Aviva recently published the findings of its “Health of the Nation 2012” survey – a comprehensive study of GPs’ views on the UK’s mental and physical health.
The report reveals that over a quarter of GPs (28%) predict that mental health will be the biggest public health issue this year. Over three quarters(79%) said they have noticed an increase in the number of patients reporting with mental health conditions and stress and anxiety; 61% believe there has been an increase in the number of children (5-12 year olds) with mental health problems and 78% that there has been an increase in the number of teenagers (13-19 year olds) with mental health problems.
A key finding of the survey is that GPs are concerned about access to talking therapies. Almost two-thirds (65%) of GPs surveyed said they have prescribed antidepressants in situations where they felt that talking therapies or better social care would be a more appropriate response; of these, 80% have done so due to the long waiting lists for mental health services. 47% said they feel there is a lack of support for GPs in this area.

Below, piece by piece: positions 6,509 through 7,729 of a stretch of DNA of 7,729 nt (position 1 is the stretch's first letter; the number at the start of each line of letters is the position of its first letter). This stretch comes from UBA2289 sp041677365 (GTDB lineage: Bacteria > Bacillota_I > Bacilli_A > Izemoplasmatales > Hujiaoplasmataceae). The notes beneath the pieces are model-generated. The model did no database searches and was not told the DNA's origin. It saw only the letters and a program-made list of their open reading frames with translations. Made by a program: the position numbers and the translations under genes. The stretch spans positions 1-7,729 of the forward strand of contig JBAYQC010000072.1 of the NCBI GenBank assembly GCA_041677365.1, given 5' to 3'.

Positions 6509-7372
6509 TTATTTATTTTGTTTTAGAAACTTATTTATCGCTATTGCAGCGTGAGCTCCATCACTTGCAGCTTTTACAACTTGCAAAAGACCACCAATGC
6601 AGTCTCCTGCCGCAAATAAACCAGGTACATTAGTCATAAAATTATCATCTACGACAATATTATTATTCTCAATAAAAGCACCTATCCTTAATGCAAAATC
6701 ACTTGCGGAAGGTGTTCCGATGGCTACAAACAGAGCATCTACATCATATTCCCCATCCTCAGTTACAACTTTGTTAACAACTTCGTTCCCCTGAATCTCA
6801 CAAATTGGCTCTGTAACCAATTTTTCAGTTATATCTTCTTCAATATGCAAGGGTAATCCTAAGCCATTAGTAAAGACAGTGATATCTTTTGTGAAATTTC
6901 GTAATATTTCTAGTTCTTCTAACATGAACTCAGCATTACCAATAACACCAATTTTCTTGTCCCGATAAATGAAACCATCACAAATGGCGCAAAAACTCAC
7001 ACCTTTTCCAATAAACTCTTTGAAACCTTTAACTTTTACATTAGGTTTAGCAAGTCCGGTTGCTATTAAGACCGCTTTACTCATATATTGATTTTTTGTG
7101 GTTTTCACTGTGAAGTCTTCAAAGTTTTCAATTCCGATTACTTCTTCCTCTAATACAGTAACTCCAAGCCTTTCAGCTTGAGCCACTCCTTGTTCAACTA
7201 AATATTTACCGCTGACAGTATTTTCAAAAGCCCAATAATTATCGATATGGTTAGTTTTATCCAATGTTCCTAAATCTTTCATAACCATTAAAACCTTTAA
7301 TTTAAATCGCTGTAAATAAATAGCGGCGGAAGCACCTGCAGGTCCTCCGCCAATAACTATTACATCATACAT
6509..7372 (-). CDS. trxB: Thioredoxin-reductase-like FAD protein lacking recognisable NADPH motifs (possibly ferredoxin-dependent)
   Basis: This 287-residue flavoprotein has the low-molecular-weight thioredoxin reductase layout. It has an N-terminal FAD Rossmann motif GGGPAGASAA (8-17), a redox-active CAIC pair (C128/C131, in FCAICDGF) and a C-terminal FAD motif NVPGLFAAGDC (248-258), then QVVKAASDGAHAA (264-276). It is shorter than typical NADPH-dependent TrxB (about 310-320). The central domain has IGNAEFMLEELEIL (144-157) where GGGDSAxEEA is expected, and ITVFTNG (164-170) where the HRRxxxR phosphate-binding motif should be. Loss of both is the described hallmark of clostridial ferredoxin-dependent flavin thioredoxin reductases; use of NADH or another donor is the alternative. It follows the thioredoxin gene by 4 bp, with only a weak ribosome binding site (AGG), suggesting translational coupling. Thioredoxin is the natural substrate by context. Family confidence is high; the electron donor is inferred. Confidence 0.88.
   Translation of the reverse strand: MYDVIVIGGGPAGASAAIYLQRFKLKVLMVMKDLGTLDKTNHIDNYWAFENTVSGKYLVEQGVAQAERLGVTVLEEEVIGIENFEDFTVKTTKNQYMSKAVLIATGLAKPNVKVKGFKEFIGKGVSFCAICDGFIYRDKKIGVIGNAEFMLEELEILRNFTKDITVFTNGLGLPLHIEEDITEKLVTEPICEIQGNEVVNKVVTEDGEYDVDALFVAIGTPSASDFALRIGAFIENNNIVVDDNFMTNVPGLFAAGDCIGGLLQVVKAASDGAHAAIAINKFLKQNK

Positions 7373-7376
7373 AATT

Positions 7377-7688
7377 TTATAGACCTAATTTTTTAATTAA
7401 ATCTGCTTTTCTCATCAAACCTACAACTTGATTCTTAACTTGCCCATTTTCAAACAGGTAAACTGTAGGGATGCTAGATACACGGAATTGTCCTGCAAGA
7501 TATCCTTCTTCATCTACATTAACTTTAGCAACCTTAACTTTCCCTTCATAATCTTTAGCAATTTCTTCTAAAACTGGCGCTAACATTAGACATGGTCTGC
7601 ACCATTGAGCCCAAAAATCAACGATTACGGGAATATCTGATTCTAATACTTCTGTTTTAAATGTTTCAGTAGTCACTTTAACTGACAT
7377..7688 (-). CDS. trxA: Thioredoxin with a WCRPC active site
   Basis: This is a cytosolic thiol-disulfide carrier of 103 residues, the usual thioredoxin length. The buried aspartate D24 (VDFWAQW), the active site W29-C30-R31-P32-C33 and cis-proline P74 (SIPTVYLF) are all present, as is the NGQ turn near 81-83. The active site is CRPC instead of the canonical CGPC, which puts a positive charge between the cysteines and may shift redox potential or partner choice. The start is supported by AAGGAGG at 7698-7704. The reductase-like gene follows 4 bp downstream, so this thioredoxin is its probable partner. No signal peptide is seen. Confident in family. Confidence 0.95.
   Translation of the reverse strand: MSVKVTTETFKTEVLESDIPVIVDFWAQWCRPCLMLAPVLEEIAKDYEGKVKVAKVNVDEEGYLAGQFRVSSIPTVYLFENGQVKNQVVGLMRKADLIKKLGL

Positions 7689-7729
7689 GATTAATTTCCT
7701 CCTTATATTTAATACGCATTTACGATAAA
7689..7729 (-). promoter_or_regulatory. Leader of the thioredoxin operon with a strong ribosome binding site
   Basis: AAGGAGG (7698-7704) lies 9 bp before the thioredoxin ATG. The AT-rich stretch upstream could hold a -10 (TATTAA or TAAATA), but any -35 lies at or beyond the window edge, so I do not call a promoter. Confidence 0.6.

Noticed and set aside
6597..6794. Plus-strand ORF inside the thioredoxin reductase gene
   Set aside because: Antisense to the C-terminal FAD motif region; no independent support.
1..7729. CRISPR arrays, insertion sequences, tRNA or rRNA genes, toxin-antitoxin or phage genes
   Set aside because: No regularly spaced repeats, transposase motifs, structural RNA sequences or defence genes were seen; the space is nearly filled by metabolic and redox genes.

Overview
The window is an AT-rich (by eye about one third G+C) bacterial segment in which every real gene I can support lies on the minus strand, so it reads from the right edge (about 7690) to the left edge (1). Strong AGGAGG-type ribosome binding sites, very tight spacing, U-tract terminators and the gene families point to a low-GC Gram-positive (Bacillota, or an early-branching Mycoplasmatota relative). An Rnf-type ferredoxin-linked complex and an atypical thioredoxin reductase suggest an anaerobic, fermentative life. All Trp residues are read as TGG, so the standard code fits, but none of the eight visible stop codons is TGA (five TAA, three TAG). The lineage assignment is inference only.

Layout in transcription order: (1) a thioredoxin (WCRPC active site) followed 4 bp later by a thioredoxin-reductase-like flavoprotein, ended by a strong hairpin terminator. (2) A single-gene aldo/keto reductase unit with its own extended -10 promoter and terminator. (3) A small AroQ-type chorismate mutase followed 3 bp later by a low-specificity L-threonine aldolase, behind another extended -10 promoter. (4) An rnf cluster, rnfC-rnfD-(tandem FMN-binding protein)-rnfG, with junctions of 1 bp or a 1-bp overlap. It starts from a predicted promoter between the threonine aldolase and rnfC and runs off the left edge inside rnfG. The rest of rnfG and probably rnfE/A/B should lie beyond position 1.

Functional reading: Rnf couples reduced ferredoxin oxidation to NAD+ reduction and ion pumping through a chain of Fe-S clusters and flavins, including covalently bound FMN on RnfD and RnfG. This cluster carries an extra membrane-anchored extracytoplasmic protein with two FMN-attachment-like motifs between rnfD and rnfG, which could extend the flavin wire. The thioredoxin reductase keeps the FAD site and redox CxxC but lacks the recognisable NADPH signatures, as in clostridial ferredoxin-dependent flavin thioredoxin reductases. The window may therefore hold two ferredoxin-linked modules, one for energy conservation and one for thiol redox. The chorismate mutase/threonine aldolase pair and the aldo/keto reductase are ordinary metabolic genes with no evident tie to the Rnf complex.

The survey found that a large number of GPs would like to see greater availability of talking therapies for people with mental health problems – and 28% consider this to be one of the most pressing priorities for the health service.
Responding to the report Peter Martin, Head of Public Affairs at Welsh mental health charity Hafal, said:
“The survey confirms what many of our Members tell us: that talking therapies are not readily available to them.
“The most important point to make about access to talking therapies is that priority must be given to those who need them the most: people with serious mental illnesses such as schizophrenia and bipolar disorder.
“In practice talking therapies should be available to our clients as a matter of routine and as part of a comprehensive and holistic package of care and treatment. And of course they should be equally accessible to people across Wales.”